The Ballarat Courier reports
A Vietnamese man who was hired to clean an Alfredton property after a cannabis crop had been harvested has admitted to growing the plants.
Ha Nam Vu, 34, pleaded guilty on Friday to one count of cultivating cannabis after Ballarat police detectives located hydroponic equipment at the Chase Boulevard house on January 14.
Sergeant Ivan Blomeley told the Ballarat Magistrates Court detectives did not find any cannabis plants growing at the property, but they located hydroponic equipment and an electrical bypass in the property’s garage.
He said Vu was seen leaving the address after police observed it for two hours. The 34-year-old, who was on a spouse visa, was arrested in a nearby street.
Sergeant Blomeley said data from Vu’s mobile phone showed a photo of cannabis being weighed, text messages relating to dry cannabis and a text message to the property’s ratepayer about setting up a water account.
Vu told police he was aware of the property in November 2018, and he was paid $900 to clean the house.
“Police say he was actively involved in the cultivating of cannabis at the address,” Sergeant Blomeley said.
Defence lawyer Chen Yang said his client’s role in the cannabis operation was low, with the evidence being he was seen at the property for less than two hours.
“The role is someone cleaning up after the crop has been harvested,” Mr Yang said.
But magistrate Ron Saines would not accept the defence lawyer’s submission because Vu had pleaded guilty to cultivating cannabis.
He said the plea constituted growing cannabis or acting as an accessory but he would consider Vu’s involvement as low level.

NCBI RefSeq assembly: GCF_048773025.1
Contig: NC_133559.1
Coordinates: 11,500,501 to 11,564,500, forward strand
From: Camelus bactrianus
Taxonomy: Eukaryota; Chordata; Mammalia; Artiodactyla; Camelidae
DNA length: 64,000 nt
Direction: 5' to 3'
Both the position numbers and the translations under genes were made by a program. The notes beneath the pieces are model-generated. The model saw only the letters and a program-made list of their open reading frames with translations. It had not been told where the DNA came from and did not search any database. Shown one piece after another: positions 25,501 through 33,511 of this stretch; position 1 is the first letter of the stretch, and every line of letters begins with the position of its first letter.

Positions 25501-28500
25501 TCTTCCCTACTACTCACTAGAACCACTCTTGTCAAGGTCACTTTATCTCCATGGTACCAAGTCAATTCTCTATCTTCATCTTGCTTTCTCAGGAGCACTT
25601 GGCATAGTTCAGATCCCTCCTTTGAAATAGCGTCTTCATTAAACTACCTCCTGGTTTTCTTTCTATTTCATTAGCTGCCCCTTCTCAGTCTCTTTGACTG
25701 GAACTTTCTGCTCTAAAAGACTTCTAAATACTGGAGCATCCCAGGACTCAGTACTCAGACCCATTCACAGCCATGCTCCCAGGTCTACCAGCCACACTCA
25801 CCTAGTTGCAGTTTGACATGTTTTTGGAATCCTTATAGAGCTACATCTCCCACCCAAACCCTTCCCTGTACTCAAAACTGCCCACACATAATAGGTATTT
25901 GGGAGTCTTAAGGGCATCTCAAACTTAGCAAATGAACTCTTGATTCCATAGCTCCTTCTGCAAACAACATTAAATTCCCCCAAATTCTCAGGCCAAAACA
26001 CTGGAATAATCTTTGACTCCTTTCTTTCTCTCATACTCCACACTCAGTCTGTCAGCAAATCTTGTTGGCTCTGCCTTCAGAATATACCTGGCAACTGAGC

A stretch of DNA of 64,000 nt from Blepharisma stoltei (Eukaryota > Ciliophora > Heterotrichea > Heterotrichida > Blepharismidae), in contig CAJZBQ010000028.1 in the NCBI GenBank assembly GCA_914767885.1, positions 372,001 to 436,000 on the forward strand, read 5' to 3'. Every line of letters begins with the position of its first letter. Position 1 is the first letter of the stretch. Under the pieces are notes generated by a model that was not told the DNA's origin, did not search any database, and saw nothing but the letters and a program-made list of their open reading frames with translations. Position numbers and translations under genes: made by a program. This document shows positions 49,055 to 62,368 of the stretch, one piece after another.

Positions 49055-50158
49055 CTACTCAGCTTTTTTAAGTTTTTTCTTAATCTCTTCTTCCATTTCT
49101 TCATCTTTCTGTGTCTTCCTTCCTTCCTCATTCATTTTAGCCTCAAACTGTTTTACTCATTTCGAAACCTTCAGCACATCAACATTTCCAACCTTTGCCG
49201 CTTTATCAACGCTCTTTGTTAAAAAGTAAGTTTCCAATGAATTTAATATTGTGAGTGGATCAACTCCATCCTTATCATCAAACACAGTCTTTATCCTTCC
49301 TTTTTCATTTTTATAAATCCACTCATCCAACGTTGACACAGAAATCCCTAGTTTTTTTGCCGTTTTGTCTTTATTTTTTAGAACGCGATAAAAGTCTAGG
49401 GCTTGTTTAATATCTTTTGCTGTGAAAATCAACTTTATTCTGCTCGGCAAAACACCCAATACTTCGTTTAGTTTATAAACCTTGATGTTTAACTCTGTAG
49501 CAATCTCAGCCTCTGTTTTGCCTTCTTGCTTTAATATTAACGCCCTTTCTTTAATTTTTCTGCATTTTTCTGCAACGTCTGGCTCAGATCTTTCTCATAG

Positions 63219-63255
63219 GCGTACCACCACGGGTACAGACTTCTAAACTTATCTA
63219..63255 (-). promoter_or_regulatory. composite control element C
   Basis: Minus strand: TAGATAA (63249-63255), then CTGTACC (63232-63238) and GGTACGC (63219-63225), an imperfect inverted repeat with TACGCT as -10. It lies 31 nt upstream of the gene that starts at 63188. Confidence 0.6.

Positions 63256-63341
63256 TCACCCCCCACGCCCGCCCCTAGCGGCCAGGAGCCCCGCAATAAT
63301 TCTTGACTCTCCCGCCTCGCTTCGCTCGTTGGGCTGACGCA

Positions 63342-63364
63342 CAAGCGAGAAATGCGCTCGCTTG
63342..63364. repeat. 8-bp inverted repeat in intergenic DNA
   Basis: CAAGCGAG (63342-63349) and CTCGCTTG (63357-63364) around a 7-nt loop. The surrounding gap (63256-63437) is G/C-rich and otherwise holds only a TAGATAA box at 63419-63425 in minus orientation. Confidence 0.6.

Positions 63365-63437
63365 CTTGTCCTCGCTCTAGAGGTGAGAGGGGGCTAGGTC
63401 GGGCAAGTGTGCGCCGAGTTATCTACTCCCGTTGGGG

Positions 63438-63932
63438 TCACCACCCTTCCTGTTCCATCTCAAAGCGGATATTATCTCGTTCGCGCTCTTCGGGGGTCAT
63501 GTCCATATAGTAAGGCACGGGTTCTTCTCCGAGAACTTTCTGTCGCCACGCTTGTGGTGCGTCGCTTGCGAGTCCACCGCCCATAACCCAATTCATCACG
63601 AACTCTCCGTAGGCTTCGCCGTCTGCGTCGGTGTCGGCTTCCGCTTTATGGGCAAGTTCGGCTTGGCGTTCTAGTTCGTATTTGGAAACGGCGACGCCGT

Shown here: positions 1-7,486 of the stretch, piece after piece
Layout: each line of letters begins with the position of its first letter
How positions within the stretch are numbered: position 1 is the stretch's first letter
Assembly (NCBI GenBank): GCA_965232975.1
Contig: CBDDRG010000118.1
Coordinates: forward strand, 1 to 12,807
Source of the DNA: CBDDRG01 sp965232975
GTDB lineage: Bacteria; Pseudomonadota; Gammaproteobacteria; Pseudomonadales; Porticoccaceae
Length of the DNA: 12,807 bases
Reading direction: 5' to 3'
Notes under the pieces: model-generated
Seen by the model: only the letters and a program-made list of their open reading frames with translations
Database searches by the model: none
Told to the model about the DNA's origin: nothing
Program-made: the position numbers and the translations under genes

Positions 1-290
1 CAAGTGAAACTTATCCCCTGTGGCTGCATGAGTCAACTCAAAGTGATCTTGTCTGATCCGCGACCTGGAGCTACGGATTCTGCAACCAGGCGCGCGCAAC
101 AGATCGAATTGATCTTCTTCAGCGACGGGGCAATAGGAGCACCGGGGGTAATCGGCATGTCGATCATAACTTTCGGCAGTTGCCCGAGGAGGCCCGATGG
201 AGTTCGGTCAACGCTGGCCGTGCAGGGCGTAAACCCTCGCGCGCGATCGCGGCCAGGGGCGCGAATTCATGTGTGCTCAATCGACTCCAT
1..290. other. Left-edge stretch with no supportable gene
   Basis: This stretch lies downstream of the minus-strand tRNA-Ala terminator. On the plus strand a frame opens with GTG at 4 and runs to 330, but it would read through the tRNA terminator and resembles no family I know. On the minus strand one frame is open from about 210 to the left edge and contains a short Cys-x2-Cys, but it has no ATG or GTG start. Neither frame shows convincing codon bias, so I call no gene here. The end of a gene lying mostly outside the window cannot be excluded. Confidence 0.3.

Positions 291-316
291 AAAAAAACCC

The court was told Vu came to Australia in 2013 on a spouse visa to look after his wife at the time. He is applying for a protected visa, which would involve a police check, and put his Australian residency in doubt.
Mr Yang said burden placed on Vu while in prison should be taken into account in the sentence.
“He has no family here. The only person who has visited him in prison is his girlfriend who is in court today,” he said.
He urged the court to consider a community corrections order and time already served in custody.
The magistrate said he was satisfied Vu engaged in growing cannabis over almost two months.
“I have no doubt that having regard to the cannabis photographs on your phone that your engagement produced a crop of cannabis for commercial gain,” Mr Saines said.
“The quality and value of that crop is not known. I can’t speculate as to what it was but I have no doubt that it was distributed in our community.
“The court must emphasise denunciation and deterrence such that imprisonment must be imposed.”
Vu was sentenced to three months in jail with 46 days declared already served. If he did not plead guilty, Mr Saines said he would have sentenced him to six months in jail.
He said he was not satisfied a CCO was necessary for Vu’s continued rehabilitation.